Is technology a force for good or for evil?

Griffin: Technology changes every day, and so does the answer to that question. Guns are a kind of technology, and those are usually pretty bad. But I can buy movie tickets on my phone, which is good. The Large Hadron Collider is definitely, definitely going to bring about the Mayan Apocalypse, which I don’t fancy. However, the Game Boy Advance made me happier than any one thing or person ever has, or ever will again. Once, a person on the internet said my neck was thicker than normal, and I was sad for four days. On the other hand, machines make medicine, which nearly cancels that last point out.

Justin: I think what Griffin has stumbled onto here is that we need good technology to cancel out the bad technology. Sometimes technology can be isolating, creating virtual embryos that detach us from society. In those times, it’s lucky we have social networking to reconnect with friends and loved ones. Other times, technology can become sentient and gain the ability to look like Robert Patrick as it ruthlessly hunts humanity’s future savior. In those moments, I feel really grateful for the slightly less advanced cyborg assassins that we can reprogram to protect us.

Still, in other moments, technology like the Internet Movie Database can confirm your fear that you might have lifted the plot of Terminator 2: Judgment Day in your American Dreamers essay. Technology doesn’t have a fix for this that I’ve found so thanks for nothing Neil Degrasse Tyson.

Travis: If by technology, you mean the breakfast machine at the beginning of Pee-Wee’s Big Adventure, then it’s a force for good and breakfast. If you mean the app on Justin’s iPhone that emits a high pitched squeal like a dog whistle, then it’s a force for evil. That said, I could not live without my phone. Or my dialysis machine. Unless ... is there an iPhone app to remove waste from my blood? If, while cleaning my body of impurities, my phone could automatically update my twitter feed that would be cool.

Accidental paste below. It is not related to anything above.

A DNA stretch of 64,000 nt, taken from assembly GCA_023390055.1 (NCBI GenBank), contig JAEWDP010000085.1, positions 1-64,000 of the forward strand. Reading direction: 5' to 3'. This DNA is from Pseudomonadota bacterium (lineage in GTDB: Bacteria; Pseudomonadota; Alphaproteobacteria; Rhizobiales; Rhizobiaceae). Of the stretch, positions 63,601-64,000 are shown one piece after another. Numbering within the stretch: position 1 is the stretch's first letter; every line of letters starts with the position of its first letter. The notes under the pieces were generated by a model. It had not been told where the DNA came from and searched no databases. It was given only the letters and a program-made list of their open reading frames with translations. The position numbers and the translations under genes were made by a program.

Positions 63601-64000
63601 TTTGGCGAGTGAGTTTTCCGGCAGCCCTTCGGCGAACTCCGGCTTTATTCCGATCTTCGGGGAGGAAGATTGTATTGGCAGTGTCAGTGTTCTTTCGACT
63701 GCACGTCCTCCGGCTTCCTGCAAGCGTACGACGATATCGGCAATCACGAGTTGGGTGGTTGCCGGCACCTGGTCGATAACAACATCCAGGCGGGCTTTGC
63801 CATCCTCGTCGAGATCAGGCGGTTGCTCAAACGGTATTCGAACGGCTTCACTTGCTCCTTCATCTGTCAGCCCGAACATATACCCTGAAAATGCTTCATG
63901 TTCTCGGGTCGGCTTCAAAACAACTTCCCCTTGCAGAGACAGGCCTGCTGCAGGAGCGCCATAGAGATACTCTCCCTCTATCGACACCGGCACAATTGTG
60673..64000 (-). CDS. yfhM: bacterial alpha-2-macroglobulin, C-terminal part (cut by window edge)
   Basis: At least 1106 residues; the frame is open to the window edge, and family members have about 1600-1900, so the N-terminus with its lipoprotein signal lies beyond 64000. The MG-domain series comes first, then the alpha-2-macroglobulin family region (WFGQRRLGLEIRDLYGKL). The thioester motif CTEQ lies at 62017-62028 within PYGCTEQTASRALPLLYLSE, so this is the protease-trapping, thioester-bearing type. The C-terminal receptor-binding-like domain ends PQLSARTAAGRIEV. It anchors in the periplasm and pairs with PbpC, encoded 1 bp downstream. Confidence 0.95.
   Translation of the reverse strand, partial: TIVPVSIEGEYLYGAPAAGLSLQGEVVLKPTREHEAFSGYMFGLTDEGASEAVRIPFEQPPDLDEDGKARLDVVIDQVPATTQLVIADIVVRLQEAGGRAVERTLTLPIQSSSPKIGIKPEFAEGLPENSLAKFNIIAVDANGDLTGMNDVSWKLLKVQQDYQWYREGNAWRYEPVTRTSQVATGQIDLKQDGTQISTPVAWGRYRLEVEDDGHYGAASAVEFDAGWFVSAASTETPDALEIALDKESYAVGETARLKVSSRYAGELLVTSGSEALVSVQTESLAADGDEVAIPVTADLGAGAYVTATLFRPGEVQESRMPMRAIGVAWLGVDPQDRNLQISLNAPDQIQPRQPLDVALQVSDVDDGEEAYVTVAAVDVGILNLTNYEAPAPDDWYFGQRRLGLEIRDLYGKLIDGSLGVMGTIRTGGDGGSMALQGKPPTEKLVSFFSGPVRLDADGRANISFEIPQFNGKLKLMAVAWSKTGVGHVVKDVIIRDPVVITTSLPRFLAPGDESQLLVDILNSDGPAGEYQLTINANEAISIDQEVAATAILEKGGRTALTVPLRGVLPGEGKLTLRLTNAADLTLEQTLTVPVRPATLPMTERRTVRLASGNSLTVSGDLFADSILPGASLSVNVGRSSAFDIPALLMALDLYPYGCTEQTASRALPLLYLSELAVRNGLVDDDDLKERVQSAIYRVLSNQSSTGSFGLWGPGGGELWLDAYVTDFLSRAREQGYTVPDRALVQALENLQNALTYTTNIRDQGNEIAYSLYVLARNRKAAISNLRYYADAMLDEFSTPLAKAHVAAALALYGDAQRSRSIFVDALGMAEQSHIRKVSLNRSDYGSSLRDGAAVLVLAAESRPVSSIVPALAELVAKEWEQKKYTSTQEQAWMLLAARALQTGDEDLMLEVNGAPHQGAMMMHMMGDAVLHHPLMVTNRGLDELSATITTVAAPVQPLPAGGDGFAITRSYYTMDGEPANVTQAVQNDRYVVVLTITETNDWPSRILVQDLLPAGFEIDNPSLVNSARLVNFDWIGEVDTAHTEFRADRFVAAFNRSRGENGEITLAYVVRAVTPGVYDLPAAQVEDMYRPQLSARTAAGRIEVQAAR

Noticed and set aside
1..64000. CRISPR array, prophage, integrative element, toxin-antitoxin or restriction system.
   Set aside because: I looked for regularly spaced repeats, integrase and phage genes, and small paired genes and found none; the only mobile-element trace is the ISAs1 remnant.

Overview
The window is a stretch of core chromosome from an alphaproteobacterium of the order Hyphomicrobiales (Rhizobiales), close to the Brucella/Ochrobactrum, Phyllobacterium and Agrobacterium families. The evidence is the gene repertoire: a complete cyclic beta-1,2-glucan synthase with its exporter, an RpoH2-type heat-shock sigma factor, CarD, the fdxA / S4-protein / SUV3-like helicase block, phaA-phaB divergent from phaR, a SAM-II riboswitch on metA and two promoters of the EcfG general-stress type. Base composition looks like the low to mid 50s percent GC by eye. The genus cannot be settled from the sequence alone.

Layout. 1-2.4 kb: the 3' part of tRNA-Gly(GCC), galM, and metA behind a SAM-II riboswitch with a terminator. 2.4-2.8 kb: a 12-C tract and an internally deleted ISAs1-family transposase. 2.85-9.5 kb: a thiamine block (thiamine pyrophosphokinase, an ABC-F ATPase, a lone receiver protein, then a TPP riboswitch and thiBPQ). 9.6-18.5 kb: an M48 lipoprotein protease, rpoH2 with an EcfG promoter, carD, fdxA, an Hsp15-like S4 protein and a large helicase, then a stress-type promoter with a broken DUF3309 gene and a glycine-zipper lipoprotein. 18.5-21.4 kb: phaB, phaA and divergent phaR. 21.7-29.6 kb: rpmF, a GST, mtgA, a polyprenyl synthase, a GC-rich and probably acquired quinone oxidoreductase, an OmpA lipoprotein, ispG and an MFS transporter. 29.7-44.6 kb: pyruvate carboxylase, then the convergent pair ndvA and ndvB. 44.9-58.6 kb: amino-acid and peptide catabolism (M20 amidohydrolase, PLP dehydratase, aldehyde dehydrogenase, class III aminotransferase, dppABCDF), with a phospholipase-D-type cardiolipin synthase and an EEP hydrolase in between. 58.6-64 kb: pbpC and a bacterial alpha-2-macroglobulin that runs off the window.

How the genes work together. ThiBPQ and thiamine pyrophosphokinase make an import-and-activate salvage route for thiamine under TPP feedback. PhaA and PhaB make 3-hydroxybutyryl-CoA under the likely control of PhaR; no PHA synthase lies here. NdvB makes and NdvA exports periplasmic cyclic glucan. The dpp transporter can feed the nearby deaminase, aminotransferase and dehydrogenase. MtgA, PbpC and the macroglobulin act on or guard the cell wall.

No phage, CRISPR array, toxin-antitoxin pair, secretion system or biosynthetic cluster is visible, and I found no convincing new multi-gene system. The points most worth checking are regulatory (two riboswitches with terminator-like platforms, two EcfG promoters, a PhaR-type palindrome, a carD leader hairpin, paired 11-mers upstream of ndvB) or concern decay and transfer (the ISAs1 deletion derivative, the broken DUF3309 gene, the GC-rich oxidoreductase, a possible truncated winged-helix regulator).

Honesty time: I don’t use a dialysis machine. I’m not even 100% sure what it looks like, but I assume it looks like Pee-Wee’s breakfast machine.

If you could change one thing and make the world a better place, what would it be?

Travis: I think that we are living in a "blame culture,” where everything someone does can be blamed on some factor outside of their control making it not their fault. If people don't take responsibility for themselves, how can they improve their own situations? I would change that. If that's too unrealistic, it'd be pretty cool if we could make Endless Shrimp at Red Lobster a year round thing instead of seasonal. I mean, its supposed to be ENDLESS, right?!

Griffin: Teleportation. Then, we’d all just be citizens of the world, instead of citizens of countries and warring states, because there’s really nothing you can do to stop anyone from going wherever they want. Yes, this would cause issues vis a vis banking, and preschool security, or any and all security in general, forever, and the more I think about it, the worse an idea it becomes. Maybe just I could have teleportation? I promise not to misuse it. Have you guys seen that film, Jumper? It’s my favorite Hayden Christensen movie.

Justin: I was going to say that I would change Travis’ insatiable desire for buttered shrimp that will almost certainly lead to his untimely death, but I decided that’s a little small-scale. If you’re reading this, Travis (or, let’s be realistic, Travis’ grief-stricken widow), I just want to say that I’m really sorry that I didn’t use my one wish to cure your shrimp addiction. I hope the shrimp is always endless in heaven, and I hope they have more varieties up there, as the choices always seemed a little limited to me. I mean, just scampi, coconut and traditional? How am I supposed to —

Wait, that’s it! That’s my answer! More Endless Shrimp varieties. That’s going to make a difference. Moreover, it’s what sweet, dead Travis would have wanted.

Travis: If it is my fate to die by overwhelming flavor, then so be it! I take responsibilities for my own snack-tions! Also, I am very sad that I will be dead in the future.

This excerpt is from American Dreamers, available now at Sharp Stuff.